by Rob Williams on October 27, 2010 in Peripherals
GIGABYTE’s not a huge name in the peripheral business, at least on these shores, but it hopes that will change in the near-future. To help kick things off, it recently released its first gaming keyboard as part of its Aivia line-up, and in addition to sturdy construction, it features unique color choices, macro capabilities and an excellent feel.
Whenever I take a new mouse or keyboard for a spin, I’m always a little bit wary, for what I’m sure are obvious reasons. Peripherals seem like a simple thing, but the fact of the matter is that you could use two keyboards that look quite similar, but feel completely different. And after having used a particular setup for a while, moving to another model is always a bit strange at first.
With the K8100, though, I was actually quite amazed at how quick it felt “just right”. For well over the past year, I’ve been using a simple Logitech Internet keyboard, so the two aren’t alike at all. But still, this one just felt right, with everything from the layout to the feel of the keys.
For gamers, the most important thing about a keyboard is its feel, and I’m certain what GIGABYTE has done here will please many. This isn’t a mechanical keyboard, but it almost feels like one. The keys are very responsive, and though there’s no defined “click” with each button press, you can hear them just fine as you type – if that’s your thing.
The fact that the K8100 allows a large number of simultaneous key presses is huge, although not totally uncommon. It’s a feature I appreciate quite a bit as I’ve run into many situations where I’ve pushed too many keys at once with my cheapy keyboard, and the PC would react in strange ways. The most common side-effect is broken button input, forcing you to close your game and reboot. I even had this occur a couple of times while playing through Medal of Honor, and it’s only a five hour game!
That kind of thing just won’t happen with this keyboard, and as mentioned before, even though it doesn’t seem to live up to its statement of 20 keys (I’m still waiting to hear back on this, since it could be an isolated “issue”), it did manage to continually deliver 10, which should be more than enough for anybody, hardcore gamer or not.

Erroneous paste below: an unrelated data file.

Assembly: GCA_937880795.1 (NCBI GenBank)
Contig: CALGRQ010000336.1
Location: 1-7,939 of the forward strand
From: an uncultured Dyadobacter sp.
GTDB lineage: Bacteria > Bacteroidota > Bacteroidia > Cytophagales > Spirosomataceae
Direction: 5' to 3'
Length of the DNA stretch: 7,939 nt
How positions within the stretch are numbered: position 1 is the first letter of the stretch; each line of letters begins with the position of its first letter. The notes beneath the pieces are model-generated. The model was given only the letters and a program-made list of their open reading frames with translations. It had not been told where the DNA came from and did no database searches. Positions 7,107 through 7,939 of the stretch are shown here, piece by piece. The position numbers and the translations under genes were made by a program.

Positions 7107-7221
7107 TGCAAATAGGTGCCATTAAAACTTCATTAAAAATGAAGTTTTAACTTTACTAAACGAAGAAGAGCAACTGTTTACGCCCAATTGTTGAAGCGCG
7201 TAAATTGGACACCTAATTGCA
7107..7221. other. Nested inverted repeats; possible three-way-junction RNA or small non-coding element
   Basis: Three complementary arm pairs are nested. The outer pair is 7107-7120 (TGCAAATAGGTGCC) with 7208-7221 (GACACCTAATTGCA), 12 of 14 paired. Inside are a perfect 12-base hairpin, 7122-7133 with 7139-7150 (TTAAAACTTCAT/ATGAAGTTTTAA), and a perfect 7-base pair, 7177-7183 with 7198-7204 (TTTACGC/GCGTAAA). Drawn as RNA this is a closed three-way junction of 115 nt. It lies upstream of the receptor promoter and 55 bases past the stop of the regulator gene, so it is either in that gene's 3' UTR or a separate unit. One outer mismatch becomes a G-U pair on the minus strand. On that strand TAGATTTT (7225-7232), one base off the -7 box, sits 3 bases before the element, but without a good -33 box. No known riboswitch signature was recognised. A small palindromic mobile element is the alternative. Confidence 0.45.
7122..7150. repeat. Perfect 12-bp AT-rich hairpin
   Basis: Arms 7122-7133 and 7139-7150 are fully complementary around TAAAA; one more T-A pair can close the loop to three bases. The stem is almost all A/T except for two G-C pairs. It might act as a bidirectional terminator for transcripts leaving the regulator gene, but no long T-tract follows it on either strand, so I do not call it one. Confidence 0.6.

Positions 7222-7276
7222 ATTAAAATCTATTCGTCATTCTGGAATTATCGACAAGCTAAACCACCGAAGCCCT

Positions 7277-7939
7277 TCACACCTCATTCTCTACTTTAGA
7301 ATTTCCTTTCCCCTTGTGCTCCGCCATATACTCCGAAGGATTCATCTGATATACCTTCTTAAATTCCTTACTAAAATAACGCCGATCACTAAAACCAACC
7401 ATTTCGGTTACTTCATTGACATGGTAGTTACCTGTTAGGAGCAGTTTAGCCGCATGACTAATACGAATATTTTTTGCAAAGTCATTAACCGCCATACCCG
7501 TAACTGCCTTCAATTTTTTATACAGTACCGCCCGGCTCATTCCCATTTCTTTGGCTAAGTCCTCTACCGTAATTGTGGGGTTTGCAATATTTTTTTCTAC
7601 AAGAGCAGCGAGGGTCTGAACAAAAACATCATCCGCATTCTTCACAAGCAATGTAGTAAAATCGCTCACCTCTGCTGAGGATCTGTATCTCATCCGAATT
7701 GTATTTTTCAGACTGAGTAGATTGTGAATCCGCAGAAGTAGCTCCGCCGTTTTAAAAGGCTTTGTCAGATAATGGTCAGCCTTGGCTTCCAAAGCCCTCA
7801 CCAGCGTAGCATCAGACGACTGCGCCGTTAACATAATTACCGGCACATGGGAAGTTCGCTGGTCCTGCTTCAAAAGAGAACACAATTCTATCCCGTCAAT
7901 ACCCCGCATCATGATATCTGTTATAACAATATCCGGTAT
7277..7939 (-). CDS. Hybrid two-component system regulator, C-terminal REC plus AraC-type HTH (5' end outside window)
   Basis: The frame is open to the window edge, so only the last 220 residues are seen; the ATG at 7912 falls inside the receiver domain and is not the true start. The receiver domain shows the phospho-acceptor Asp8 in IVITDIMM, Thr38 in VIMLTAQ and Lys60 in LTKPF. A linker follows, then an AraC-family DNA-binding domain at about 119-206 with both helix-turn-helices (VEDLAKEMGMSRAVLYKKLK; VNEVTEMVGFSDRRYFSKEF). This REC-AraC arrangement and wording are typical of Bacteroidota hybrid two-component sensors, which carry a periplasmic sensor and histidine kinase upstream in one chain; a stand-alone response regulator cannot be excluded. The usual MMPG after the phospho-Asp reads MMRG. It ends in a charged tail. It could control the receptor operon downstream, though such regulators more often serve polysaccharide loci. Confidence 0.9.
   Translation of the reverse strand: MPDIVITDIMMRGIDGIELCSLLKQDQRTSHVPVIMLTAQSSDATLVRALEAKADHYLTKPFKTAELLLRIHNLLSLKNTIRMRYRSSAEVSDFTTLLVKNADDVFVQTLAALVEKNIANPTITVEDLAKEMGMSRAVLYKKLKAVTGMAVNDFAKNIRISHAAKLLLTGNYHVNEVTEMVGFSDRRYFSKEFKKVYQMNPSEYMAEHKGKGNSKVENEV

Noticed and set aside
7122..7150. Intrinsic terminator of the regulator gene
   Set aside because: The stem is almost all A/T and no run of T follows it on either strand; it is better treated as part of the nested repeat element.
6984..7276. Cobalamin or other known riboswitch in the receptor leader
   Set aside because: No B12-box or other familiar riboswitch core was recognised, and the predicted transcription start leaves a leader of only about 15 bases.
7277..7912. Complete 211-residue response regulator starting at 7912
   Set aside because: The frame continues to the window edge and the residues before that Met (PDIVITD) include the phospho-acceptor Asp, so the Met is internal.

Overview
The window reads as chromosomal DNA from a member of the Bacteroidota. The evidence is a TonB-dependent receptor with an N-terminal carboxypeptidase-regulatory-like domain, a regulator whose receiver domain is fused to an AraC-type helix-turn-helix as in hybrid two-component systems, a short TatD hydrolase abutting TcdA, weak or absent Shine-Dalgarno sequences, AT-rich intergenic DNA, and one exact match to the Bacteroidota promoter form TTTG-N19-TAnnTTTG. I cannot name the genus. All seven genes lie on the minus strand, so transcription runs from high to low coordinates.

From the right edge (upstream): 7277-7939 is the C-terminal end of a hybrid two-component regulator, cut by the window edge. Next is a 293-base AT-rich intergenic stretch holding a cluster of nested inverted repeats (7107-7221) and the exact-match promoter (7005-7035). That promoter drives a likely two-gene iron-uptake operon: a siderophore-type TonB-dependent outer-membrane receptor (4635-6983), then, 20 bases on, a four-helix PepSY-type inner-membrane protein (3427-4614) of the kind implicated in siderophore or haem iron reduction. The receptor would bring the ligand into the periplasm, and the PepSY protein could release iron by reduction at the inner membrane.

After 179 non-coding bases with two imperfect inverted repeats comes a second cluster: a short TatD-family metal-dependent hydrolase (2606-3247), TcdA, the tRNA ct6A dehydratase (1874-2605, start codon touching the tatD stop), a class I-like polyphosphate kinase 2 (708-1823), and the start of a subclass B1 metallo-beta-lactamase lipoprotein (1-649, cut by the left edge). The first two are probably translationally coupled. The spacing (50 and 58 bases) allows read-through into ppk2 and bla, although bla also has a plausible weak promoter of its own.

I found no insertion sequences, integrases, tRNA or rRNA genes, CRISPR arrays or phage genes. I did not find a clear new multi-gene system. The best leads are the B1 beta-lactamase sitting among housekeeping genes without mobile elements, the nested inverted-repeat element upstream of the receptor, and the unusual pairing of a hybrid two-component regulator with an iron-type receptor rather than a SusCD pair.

Another major plus that the K8100 has is its reliable and easy-to-implement macro functions. The UI for the software is, not surprisingly, ugly, but after you spend a couple of minutes with it, you’ll be using it like a pro. There’s no scripting support, so if that’s important to you, you might want to look elsewhere. Like the 20 simultaneous keys feature, I’d have to imagine that true scripting for macros is not a feature many people look for.
Though I’m limited in testing out macros since I can’t even think of advanced ones to create (perhaps macros are best-suited for MMO gamers), the macros I did create executed without issue whatsoever. They were completely reliable, and if there was any issue at all, it was attributed to a fault in the macro setup itself, and could be corrected.
There are two things I haven’t mentioned up to this point, that I will here before wrapping up. First, the keyboard’s backlight LEDs can be turned off via a button in the top right-hand corner. It’s hidden, for no other reason that it might not be used all too often. Also, there is a USB port on both sides of the keyboards, near the back. These are also hidden, but are easily accessible.
At $70, the competition for this board is fierce, with both Logitech and Razer offering comparable and possibly even more feature-packed options. For those who don’t care about brand, but just need a reliable keyboard, and perhaps even happen to like the retro styling of the K8100, I’m confident you won’t be upset with it. It’s become my main keyboard, and I expect it to stay that way for a while.
One thing I will say, and I have to give thanks to a friend for pointing this out, is that this red version almost looks like the perfect backdrop as a themed board for my favorite footy team, Arsenal FC. Even the emblem looks to follow almost an identical shape!
- Quality construction – not creaky
- LED backlight isn’t the brightest, but is more then sufficient.
- Not a mechanical design, but still feels fantastic.
- Bright red and yellow colors are unique.
- Included silicone key protector is a nice touch, as are the replacement WASD keys.
- USB port on each side of the keyboard.
- Windows key lock is useful for games that fail when a Windows key is pressed.
- Macros are easy to setup and execute.
- Price, at around ~$70.
- Aesthetics are not for everyone.
- Misshapen macro keys are interesting, but not always ideal.
- User-editable macro .ini files would have been appreciated.
- Doesn’t quite live up to the 20 simultaneous keys promise (we found it to be 10).
- Spacebar doesn’t always activate if you hit the absolute edge of the right side.
GIGABYTE Aivia K8100 Gaming Keyboard
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